My freshman year of college my best friend Gina and I were lying aournd my dorm room on the bunk beds looking up tattoo parlors in the phone book. Majestic Tattoo was close by, and I had remembered seeing its green neon sign, so we jumped in my '89 red Beretta and drove the few blocks. I knew exactly what I wanted, so I had an easy time choosing an image from the parlor wall. Meanwhile Gina looked and looked for one she liked well enough to live with forever. I could hear the buzz of the tattoo gun from down the hall. Extreme nervousness and excitement bubbled inside me as I wated my turn.
Soon a burly man in a black T shirt ushered me into a small room. He had dirty gray hair and a bushy beard; he must've weighed 300 pounds or more. The smell of rubbing alcohol and stale tobacco hung in the air. The gun came to life and buzzed against my skin, which stung a lot more than I was expecting, especially as he rubbed the needle into my flesh to fill in the color, then wiped away the excess ink and blood.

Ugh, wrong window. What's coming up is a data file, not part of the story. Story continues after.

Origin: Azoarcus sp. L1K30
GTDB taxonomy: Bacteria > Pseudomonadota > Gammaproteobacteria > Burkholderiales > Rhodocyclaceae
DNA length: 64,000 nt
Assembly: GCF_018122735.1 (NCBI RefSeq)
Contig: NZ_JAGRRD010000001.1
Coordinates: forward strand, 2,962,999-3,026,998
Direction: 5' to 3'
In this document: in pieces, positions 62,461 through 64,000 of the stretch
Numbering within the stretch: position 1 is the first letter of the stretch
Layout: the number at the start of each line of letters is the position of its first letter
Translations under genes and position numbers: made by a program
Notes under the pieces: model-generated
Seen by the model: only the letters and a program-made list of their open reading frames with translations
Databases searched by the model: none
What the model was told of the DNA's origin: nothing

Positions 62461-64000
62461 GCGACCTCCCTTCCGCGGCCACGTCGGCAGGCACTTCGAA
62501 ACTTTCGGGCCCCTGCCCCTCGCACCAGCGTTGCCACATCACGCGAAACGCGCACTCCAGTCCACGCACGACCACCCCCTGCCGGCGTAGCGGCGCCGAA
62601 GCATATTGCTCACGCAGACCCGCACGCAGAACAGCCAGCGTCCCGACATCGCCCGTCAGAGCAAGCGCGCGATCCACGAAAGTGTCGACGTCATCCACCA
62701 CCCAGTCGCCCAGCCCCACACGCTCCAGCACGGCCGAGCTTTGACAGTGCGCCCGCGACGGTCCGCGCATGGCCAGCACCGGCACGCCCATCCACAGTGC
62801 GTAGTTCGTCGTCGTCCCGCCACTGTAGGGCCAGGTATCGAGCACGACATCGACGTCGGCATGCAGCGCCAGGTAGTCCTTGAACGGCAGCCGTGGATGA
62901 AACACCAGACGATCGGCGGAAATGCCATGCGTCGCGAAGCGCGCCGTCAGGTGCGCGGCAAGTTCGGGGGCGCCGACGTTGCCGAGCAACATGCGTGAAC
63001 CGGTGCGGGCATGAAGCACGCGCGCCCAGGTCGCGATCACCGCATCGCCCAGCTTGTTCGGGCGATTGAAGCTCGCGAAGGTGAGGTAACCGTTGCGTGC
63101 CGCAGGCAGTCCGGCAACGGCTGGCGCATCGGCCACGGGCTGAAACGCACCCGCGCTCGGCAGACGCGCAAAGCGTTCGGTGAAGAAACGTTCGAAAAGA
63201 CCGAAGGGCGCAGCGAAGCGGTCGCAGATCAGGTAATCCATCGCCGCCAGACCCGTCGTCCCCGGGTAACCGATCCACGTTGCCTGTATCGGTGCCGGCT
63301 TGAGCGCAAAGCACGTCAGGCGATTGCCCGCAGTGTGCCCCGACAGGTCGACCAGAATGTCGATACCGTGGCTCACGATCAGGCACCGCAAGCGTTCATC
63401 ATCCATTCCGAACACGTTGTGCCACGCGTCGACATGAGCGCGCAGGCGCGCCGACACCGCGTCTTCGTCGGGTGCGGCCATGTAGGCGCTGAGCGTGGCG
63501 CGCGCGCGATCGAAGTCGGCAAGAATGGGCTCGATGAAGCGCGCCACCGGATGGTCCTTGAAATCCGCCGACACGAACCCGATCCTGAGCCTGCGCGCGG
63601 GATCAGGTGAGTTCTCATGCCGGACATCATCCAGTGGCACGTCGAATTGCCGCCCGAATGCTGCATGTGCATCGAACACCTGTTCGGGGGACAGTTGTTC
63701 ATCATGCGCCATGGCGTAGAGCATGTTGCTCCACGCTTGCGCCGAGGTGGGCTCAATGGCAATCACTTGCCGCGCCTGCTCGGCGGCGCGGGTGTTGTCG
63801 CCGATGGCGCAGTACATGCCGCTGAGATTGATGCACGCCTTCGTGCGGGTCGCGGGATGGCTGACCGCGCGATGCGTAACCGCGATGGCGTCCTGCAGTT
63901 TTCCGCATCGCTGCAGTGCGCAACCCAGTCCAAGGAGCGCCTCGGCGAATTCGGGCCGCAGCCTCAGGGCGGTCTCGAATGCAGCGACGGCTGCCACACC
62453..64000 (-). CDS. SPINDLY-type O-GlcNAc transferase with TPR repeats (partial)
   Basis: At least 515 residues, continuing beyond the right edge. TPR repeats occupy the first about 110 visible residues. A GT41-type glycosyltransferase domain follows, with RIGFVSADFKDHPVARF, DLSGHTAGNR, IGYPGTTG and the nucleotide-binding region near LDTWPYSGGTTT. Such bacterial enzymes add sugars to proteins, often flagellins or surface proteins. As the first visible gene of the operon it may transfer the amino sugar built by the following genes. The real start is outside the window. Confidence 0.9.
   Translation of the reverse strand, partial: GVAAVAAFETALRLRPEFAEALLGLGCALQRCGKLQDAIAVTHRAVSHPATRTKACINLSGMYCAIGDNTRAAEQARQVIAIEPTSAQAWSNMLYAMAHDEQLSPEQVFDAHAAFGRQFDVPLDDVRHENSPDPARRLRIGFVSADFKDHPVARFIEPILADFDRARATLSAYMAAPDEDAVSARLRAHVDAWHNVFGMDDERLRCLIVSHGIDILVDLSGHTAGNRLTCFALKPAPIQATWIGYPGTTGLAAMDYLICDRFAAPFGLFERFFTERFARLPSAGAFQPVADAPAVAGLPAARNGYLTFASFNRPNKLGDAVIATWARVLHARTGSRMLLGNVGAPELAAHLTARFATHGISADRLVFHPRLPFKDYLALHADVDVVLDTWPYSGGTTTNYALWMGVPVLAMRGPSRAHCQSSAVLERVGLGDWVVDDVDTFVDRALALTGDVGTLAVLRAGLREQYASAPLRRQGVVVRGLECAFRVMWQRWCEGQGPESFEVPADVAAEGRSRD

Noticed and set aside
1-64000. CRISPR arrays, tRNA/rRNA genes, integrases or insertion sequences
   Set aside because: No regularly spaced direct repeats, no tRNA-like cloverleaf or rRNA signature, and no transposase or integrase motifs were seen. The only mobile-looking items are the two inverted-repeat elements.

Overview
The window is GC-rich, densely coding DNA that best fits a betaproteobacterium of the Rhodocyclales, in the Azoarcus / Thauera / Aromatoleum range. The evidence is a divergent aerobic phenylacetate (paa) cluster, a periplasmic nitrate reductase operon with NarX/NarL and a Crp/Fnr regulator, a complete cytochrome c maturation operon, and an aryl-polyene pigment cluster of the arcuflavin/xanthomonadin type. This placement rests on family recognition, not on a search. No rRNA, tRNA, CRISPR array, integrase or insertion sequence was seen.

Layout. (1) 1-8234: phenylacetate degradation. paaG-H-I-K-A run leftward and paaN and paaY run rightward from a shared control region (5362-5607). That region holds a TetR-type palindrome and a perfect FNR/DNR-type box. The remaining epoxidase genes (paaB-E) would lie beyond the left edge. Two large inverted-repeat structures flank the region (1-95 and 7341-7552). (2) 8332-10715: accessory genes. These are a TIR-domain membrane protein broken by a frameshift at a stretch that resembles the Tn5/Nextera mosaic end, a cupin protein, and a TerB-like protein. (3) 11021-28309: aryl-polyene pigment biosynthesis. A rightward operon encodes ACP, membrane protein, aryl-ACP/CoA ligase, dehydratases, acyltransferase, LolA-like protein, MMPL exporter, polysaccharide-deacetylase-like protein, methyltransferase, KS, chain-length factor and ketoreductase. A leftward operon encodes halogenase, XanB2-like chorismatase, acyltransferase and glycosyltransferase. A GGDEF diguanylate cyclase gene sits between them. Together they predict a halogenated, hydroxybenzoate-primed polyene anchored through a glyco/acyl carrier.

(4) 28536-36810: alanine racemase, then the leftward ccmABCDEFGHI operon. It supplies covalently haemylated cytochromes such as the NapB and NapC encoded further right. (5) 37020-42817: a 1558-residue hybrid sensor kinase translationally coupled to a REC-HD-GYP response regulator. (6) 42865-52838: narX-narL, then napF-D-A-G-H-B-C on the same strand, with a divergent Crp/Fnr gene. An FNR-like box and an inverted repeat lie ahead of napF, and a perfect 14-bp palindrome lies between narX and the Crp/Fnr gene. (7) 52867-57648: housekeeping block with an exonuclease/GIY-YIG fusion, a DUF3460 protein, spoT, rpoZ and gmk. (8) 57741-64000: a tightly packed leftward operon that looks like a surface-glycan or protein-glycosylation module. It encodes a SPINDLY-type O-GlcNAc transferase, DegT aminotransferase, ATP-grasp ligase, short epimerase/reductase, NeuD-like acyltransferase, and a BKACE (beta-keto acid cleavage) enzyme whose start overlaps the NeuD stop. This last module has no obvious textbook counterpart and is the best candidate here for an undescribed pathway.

Ten minutes and $40 later I had a blue and purple butterfly on my left hip. Gina left with nothing. I showed off my new tat at a party that very night, peeling back the sticky tape and guaze. A few months later I finally showed it to my mom; we were bathing suit shopping so I sort of had no choice. I was expecting a lecture, but she just rolled her eyes. "That's forever, you know," she said. And, as is often true with things moms say, she was right.
It's still there, eighteen years later. It's been faded by the sun and stretched by pregnancy, but that buttlerfly still spreads her wings on my hip as a reminder of a younger, more impulsive me.